"In Flanders Fields," a poem written during World War I by Canadian physician and Lieutenant Colonel John McCrae, he referenced the poppies that grew over the graves of fallen soldiers resulting in poppies becoming one of the world's most recognized memorial symbols for soldiers who have died in conflict.


In Flanders fields the poppies blow
Between the crosses, row on row,
That mark our place; and in the sky
The larks, still bravely singing, fly
Scarce heard amid the guns below.

We are the Dead. Short days ago
We lived, felt dawn, saw sunset glow,
Loved and were loved, and now we lie,
In Flanders fields.

Take up our quarrel with the foe:
To you from failing hands we throw
The torch; be yours to hold it high.
If ye break faith with us who die
We shall not sleep, though poppies grow
In Flanders fields.

After admiring and taking pictures of the field of coquelicots, I headed back to my car and saw this pretty view of Château de Mélac through the trees.

It was just pure luck that we drove past that field of coquelicots that day. Without question, that was the prettiest field of coquelicots that I have ever seen up close, not in a painting or photograph. Who knows if the coquelicots will bloom there next summer, but if you are headed to Roquefort-sur-Soulzon by way of Saint-Rome-de-Cernon, keep an eye out for Mélac and maybe you will be lucky too.

Bonne journée mes amis et à bientôt. Have a great day, chat soon!


  1. Beautiful post! Scrolling down it was like someone turned on a lightbulb such was the impact of those poppies on me!It looked like someone had brushed in the red colour to your photos in the first photos of the poppy field.That poem is also so moving,as you may know the poppy is worn in England during November to commemorate the war dead.

  2. Those are gorgeous photos Michel, and you were lucky to see those fields of coquelicots. I've only seen the occasional few here, mixed in with wildflowers... still very beautiful. Bon weekend to you.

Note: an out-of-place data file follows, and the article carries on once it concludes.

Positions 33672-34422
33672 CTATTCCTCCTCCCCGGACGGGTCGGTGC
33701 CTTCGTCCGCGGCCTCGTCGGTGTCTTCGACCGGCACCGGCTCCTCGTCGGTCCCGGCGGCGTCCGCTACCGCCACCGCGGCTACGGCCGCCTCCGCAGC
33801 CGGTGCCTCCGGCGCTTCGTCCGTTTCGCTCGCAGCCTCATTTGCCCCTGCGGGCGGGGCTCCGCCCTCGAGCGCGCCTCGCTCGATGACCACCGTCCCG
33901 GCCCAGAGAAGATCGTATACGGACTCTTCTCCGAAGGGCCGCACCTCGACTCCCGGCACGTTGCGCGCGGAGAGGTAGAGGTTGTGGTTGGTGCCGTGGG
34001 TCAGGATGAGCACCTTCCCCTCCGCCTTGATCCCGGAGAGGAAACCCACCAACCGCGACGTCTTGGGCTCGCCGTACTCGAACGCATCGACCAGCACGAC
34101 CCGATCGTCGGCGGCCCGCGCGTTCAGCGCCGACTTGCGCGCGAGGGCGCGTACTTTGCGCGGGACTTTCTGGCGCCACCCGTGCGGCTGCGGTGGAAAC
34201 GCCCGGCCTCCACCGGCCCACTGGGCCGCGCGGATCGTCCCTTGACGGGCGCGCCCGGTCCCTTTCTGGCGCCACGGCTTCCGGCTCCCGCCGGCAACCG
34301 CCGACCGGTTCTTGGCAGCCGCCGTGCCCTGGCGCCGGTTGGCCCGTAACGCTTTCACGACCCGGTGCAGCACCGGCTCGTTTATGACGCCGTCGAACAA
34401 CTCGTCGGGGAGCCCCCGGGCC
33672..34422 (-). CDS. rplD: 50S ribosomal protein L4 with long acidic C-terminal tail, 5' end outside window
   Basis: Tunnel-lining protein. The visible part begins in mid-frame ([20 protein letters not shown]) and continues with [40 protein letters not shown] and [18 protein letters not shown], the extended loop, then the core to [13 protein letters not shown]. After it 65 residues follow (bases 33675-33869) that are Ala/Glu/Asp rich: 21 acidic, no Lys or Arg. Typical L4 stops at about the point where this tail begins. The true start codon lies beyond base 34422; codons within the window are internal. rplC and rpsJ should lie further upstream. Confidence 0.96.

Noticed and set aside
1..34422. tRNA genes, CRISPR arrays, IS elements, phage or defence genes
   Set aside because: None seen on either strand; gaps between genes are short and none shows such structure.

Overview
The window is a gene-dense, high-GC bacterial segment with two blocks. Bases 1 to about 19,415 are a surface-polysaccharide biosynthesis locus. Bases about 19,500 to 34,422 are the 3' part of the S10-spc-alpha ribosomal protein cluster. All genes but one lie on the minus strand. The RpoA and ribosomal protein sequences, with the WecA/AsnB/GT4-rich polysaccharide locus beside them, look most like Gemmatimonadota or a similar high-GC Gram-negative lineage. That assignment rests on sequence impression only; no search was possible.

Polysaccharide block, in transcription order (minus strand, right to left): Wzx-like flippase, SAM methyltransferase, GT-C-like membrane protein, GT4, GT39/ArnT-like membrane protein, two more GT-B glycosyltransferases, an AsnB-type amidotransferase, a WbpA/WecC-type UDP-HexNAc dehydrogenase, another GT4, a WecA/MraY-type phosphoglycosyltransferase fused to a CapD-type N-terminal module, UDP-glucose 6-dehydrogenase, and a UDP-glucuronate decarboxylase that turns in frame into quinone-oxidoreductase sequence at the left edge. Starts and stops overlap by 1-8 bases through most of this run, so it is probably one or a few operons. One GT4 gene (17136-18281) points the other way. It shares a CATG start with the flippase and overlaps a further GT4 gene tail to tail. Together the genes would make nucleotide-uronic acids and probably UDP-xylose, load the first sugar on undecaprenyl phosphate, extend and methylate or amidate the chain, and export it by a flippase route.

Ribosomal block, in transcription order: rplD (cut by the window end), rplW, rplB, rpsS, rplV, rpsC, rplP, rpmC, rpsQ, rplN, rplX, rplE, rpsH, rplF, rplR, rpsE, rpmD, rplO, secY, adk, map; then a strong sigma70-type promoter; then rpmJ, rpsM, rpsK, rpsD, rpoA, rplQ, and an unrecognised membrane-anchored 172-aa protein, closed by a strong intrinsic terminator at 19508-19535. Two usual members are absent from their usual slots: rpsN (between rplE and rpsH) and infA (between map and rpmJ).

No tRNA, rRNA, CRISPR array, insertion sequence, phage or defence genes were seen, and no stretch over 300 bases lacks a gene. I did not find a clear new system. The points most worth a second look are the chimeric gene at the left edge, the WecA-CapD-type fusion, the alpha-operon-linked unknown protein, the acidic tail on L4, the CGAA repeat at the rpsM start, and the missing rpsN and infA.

3. Your pictures are stunning…
    It was, in fact a Frenchwoman, Madame E. Guérin, who suggested to the British maréchal Douglas Haig that the women and children of the devasted regions in France would procure the Coquolicots in rememberance of the fallen British soldiers and their efforts in France during WWI. After recolting the coquelicots, they donated the money from the sales to the fallen/hospitalized soldiers beginning in 1921. This is how the tradition began :)

  4. very pretty! It is a pretty flower, I just wish it had a scent.

  5. Love this post, the photos and the verse are both beautiful. My new header is of poppies that I saw out cycling. Have a good day. Diane

  6. Talesfromagarden - I am happy to hear you enjoyed the pictures of the poppy field. I think they are one of the prettiest sights I have ever seen.

    Tuula - That's been our experience too, just a few poppies here and there among our plants.

    Labergerebasque - Thanks for the kind feedback. Thanks esspecially for the additional information about the use of poppies as remembrance of fallen British soldiers during WWI.

    Megan - Yes, they are very pretty and it would be nice if they had a nice scent. I guess we can't everything we want.

    Diane - I saw your post and figured you would like these pictures. Thanks for the nice feedback.